For many people, unfortunately, investment recommendations are a cruel joke.
The comparative merits of putting your money in bonds, stocks or real estate are somewhat irrelevant if you don't have the money to invest.
And that's the case with a lot of people these days, particularly if they're young.
Young, upwardly mobile professionals may be highly paid, but their disposable--and therefore investable--income is often low because they are paying back loans for their graduate education. The tuition tab for a master of business administration degree these days ranges from about $10,000 (in the University of California system) to $22,000 a year; for a law degree the tuition bill can go as high as $75,000.
Young but not college-educated people, on the other hand, may not have capital to invest because their real incomes have fallen over the past decade. On a national average, the income of a 30-year-old high school graduate in 1987 was 16% less, adjusted for inflation, than the income of a 30-year-old high school grad in 1973. College graduates fared better, but didn't gain either. The income of a 30-year-old college-educated person in 1987 was 2% less than that earned by the 1973 graduate.
The statistics come from "Dollars and Dreams, the Changing American Income Distribution," by Frank Levy of the University of Maryland, who explains that lagging U.S. productivity growth since 1973 has resulted in declining real incomes.
Other trends also went against the young. Financial deregulation brought higher interest rates on bank deposits and money funds for those generally older members of the population who had savings but marked the end of cheap mortgages for those younger people who were buying houses. A recent issue of Forbes reported that the share of family income going for house payments, including taxes and insurance, rose 46% in the last 20 years.
One way young families have afforded a home is by borrowing the down payment from Mom and Dad, who often have investable cash because they've benefited from the 70% average rise in U.S. house values in the past 20 years.
Another way is by having two incomes--wives and husbands both work in 56% of U.S. families, a higher percentage than ever before, and most two-income couples are more like the Conners of television's "Roseanne" than the prosperous Huxtables of "The Cosby Show."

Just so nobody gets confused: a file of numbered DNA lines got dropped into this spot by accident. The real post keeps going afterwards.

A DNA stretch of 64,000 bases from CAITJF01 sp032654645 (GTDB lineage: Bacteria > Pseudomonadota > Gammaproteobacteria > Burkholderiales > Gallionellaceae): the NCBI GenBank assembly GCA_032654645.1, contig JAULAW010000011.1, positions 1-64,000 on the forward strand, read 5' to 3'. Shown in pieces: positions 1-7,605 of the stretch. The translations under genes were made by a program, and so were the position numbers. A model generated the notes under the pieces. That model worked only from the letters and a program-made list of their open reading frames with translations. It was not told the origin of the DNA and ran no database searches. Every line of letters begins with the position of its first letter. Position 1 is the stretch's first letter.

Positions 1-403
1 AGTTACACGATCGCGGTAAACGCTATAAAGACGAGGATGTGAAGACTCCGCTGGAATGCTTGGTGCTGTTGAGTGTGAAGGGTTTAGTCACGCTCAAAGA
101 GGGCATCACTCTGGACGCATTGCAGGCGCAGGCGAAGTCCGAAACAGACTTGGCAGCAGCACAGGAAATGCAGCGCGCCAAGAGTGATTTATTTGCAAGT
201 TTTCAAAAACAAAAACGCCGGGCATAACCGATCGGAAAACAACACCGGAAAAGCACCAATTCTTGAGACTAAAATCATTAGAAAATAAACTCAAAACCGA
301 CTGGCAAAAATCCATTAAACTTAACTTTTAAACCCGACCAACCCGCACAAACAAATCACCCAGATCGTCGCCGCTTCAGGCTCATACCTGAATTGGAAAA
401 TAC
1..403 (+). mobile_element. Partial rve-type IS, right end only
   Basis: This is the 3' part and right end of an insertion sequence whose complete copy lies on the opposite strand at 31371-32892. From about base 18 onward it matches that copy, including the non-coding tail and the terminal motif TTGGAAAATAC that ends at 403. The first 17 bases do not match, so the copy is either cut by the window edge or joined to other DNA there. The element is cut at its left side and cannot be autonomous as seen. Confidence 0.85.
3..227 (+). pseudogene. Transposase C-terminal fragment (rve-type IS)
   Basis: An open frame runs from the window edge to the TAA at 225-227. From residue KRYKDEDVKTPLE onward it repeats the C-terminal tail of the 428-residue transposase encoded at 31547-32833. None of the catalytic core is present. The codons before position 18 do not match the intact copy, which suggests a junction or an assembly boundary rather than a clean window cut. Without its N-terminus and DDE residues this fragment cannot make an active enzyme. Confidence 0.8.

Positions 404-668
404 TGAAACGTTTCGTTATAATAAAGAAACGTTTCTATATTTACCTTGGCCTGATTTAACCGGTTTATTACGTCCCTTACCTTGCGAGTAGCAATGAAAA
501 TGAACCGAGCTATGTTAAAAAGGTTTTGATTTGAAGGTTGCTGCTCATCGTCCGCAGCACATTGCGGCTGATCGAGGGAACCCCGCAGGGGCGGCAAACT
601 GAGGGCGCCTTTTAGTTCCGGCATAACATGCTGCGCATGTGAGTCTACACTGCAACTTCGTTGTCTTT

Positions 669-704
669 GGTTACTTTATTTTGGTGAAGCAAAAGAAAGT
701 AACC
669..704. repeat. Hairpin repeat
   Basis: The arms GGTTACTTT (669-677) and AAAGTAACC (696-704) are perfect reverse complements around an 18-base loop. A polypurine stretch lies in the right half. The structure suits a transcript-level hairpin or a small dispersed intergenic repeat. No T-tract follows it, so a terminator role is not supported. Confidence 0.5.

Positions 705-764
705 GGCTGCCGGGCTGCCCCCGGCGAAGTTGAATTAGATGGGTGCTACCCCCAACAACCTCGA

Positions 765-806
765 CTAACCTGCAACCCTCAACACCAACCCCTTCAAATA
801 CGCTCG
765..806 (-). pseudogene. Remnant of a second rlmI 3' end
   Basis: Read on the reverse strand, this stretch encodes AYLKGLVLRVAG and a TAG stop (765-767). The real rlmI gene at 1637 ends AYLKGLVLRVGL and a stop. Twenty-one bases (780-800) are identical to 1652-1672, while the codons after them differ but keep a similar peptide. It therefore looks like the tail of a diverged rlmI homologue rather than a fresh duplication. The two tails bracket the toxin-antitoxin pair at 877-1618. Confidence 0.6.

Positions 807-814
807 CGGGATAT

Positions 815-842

It makes you wonder if you'll ever get ahead in the game. Treading water on two incomes leaves little for the kids' education or for retirement. Few people 40 and younger believe that Social Security benefits will be there for them as they are for their parents. On the other hand, they may have to care for aging parents, whose savings and home equity may be fast depleted if $36,000-a-year nursing home care is needed.
So how do you get ahead?
The first rule is simple: Save your money. "If you want to build a little nest egg, or even a big one, the first thing you might consider is spending less rather than earning more," wrote Andrew Tobias a decade ago in "The Only Investment Guide You'll Ever Need"--a book as smart today as it was then. But the manner of your saving depends on your age and what you're saving for. If it's money you cannot lose (for older people) or funds you will need in the next 12 months, a bank account or money fund is OK. The interest should protect you from inflation. But understand that you're not getting ahead by earning interest. Figure it out: From the 7% to 8% you can earn from a money fund or certificate of deposit, deduct the taxes you pay on that interest. That leaves you between 5% and 6%. Now deduct the current inflation rate, say 4%. That means you are earning 1% to 2% in real terms.
Clearly, interest-bearing investments protect capital but don't help you accumulate it.
"Bonds protect capital and provide income, but you cannot build wealth with yield," says Stanley Egener, president of Neuberger & Berman Management, a New York investment firm. "Only common stocks allow you to accumulate wealth."
(Yes, wealth has been accumulated in residential real estate--although it's a risky matter of timing and location. New England has been hot lately, Texas has been cold; California cooled in the early 1980s, now is hot again. Besides, it's not a game you can enter with a small investment, while you can invest $1,000 to $2,000 at a time in a mutual fund.)
Egener's statement about stocks is supported by the historic work of Roger G. Ibbotson, professor of finance at Yale, and Rex A. Sinquefield, chairman of Dimensional Fund Advisors, an investment management firm in Santa Monica. Twelve years ago at the University of Chicago, they put together studies of returns on various investments over the very long term.